On February 5, the Trinity College Task Force on Anti-Black Racism and Inclusion released its final report to the college community. The report outlines 44 recommendations that prioritize issues of inclusivity and accessibility for students across the college’s governance structure, faculty training, student culture, and physical environment.
Trinity College Provost Mayo Moran announced the task force’s formation last June amid protests against anti-Black racism after the death of George Floyd. During that time, Black students came forward with criticism about the college’s exclusionary culture toward its racialized members and called for the administration to address anti-Black racism — as expressed in a Varsity op-ed by Martha Taylor, Lydia Angarso, and Shantel Watson.
Taylor, Angarso, and Watson, who sat on the task force, had also formed the Trinity Anti-Racism Collective that summer and penned an open letter signed by fellow students and alumni calling on the college to take action.
Structure of the task force
The task force’s investigation ran from October until December and identified four priority issues regarding the college’s admissions process, student culture, recruitment practices, diversity and equity training, and culture at college events and its physical environment.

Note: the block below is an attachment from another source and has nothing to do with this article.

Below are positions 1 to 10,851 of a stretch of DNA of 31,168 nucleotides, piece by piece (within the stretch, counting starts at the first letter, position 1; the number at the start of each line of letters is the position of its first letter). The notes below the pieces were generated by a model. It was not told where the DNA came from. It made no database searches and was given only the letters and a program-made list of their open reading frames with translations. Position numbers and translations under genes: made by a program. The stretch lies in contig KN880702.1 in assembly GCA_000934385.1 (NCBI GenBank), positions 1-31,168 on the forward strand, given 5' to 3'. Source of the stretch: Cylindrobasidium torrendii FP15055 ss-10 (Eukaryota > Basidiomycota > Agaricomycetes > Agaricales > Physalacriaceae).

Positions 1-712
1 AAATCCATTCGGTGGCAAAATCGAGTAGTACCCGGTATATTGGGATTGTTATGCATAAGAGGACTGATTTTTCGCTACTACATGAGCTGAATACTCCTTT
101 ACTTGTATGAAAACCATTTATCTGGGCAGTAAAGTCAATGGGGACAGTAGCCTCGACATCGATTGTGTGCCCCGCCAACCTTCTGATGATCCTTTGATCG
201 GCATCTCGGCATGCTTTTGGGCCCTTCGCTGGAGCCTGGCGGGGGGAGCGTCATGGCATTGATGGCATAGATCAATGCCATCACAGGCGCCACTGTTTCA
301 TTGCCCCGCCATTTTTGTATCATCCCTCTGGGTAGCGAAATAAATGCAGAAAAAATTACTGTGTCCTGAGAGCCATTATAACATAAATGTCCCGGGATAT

Co-chaired by Associate Director Community Wellness Ramata Tarawally and Assistant Provost Jonathan Steels, the task force was made up of 22 students, alumni, faculty, and staff from the Faculty of Arts & Science and the Faculty of Divinity.
The task force was further divided into four working groups to prioritize issues raised in the Anti-Racism Collective’s open letter, and conducted four hour-long student focus groups prioritizing the voices of self-identifying Black, Indigenous, and people of colour (BIPOC) students at three out of its four meetings in November, with one meeting for all Trinity students.
The task force and its associated working groups are meant to generate a set of core recommendations to be implemented at the college, but are not responsible for implementing these changes.
For the college as a whole, the report recommends that Trinity College “collect and purposefully use race-based data,” and invest in and create recruitment and mentorship programs that directly target Black and racialized students in tandem with increased financial support and eliminating barriers to residence readmittance.
The report also noted a “lack of racial diversity in staff, faculty, governance, and leadership groups, which negatively impacts the sense of belonging experienced by Black and BIPOC constituents of the College.” It recommended that efforts be made to diversify the governance structures at the college.